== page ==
After the disappointment of the last two offerings in the X-Men franchise - X-Men Origins: Wolverine and The Last Stand - Director Vaughan raises the level back to Singer's standards. The Vaughan and Jane Goldman screenplay collaboration team are together again after their successful run of films, Kick-Ass and Stardust and they deliver on character and cool yet again.
A character driven X-Men film that focuses on the back stories of Erik Lehnsherr (Michael Fassbender) and Professor Charles Xavier (James McAvoy), their friendship, and how they end up on opposing sides. Set in the 1960s against the backdrop of the civil rights movement, the JFK presidency and the Cuban missile crisis, the story cleverly interweaves the revolutionary feel and socio-political issues of the time into the dawning of the X-Men’s existence.
With an opening sequence that delves into the contrasting childhoods of Lehnsherr and Xavier and introduces the villainous Sebastian Shaw (Kevin Bacon) in a brutal sequence that leads on from the original X-Men movie where Lehnsherr is torn away from his parents at a concentration camp, the dark nature of the violence sets it apart from the rest of the X-Men franchise. With no Wolverine in this one, cool fight sequences are kept to a minimum, with spectacle and special effects taking over.
Fassbender brings pure class and conviction to the table in his portrayal of Erik Lehnsherr, who in essence is a man (albeit with superpowers) dead set on revenge. His intensity and sheer screen presence twinned with the story behind his anger is compelling viewing. The level of graphic violence that Vaughan is willing to use becomes pretty obvious early on from a scene involving Lehnsherr, some barbed wire and metal manipulation, ouch!
McAvoy takes the role of Charles Xavier and makes it his own; no Patrick Stewart impressions present here, rather a portrayal of a recent Oxford Graduate who happens to be a mutant growing up in a sheltered existence. He is not the older and wiser version we are used to seeing, more a flirtatious fool whose integrity grows with each challenge he is faced with. His only friend is Raven Darkholme, better known as Mystique (Jennifer Lawrence), whose blue skin is perfectly presented with special effects and flawless makeup. Whilst on the subject of makeup, I am afraid to say Nicholas Hoult’s transformation into Beast is more cowardly lion than magnificent mutant. Hoult’s performance was stellar from the very moment he appeared and the building friendship between Beast and Mystique is wonderful to watch, but the makeup failed to frighten in the big reveal scene.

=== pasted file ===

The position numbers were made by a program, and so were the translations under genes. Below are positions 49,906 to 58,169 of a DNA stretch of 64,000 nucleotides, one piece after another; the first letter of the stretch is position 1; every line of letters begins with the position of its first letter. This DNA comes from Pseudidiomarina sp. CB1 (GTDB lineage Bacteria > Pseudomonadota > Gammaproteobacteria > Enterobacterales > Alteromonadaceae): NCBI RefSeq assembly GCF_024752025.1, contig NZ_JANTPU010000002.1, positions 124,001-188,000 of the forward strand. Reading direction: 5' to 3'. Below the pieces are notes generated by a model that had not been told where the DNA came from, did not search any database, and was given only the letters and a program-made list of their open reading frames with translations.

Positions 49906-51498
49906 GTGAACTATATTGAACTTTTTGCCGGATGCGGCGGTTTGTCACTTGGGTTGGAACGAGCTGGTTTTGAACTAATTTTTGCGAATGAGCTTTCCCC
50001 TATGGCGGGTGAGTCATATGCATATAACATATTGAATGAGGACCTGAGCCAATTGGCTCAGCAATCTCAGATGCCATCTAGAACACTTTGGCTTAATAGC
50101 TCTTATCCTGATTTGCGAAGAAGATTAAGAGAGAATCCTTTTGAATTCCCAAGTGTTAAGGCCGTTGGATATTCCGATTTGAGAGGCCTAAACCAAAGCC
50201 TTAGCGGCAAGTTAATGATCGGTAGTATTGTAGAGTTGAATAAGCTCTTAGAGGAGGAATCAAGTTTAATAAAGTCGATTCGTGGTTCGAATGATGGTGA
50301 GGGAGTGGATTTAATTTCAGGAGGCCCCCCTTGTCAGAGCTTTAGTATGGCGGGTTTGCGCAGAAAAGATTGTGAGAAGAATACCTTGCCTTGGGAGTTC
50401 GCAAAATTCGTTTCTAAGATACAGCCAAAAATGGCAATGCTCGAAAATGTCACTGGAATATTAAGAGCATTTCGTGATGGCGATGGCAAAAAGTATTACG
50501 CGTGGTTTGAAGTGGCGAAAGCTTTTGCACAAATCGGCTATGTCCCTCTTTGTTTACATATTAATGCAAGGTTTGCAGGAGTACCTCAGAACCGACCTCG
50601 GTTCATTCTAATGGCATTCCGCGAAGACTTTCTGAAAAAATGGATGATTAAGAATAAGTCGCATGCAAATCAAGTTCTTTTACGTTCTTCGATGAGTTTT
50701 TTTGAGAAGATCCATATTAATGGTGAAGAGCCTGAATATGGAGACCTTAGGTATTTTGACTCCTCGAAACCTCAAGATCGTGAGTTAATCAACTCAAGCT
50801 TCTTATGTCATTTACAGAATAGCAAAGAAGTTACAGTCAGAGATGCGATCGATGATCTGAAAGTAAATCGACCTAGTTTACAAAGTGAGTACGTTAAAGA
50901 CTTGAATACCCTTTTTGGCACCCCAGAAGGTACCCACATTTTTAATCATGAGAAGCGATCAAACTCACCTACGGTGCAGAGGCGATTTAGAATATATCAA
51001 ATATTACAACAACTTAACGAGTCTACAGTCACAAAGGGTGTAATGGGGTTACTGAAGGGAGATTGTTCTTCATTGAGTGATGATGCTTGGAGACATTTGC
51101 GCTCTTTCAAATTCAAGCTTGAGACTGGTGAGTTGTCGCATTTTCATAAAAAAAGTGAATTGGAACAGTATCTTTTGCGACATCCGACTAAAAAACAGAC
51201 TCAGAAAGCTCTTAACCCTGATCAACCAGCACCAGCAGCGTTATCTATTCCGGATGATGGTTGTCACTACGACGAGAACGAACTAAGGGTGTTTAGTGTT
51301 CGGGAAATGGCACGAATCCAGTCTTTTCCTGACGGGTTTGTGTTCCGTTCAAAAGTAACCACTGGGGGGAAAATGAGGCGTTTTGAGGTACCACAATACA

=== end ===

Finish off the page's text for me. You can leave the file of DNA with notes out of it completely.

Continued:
In the same way that Forrest Gump references moments in history, Goldman and Vaughan use the Cuban missile crisis as a plot element that heavily features the character of Sebastian Shaw and his scheme to gain world domination. Bacon plays the role of this malevolent mutant who can absorb power and use it as he wishes with aplomb, never hamming it up, in this self assured and perfectly pitched performance.
With so many characters and powers to introduce the film does, at times, become a special effects showcase. Azazel, whose power of teleportation is depicted with swooshes’ of black mist, and Riptide act as silent henchmen for Sebastian Shaw. Some of the younger mutants are overlooked when it comes to development and back-story but with such strong performances from McAvoy and Fassbender to focus on this is easily forgivable. Featuring a couple of cameos for the fans of the previous X-Men movies, with some razor sharp comic timing their appearance lightens the mood of the film and delivers some of the biggest laughs.
Stylish settings with technology and design from the 1960s are used to great effect with an array of sharp suits and turtlenecks to boot for the men. Not faring so well are the lingerie laden women draping off men that look like they have walked straight in from the opening credits of a Bond film. With cleavage galore from Mad Men’s January Jones in her role as Emma Frost and Rose Byrne down to her knickers within minutes of appearing on screen the nod to a bygone era may be offensive to some, but it does add to the overall feel and authenticity . Add a split screen montage sequence that uses solid black lines for separation in true 60s style, saucy banter and some self referential wit and you have a solid piece of stylish filmmaking.
Expected rating: 9 out of 10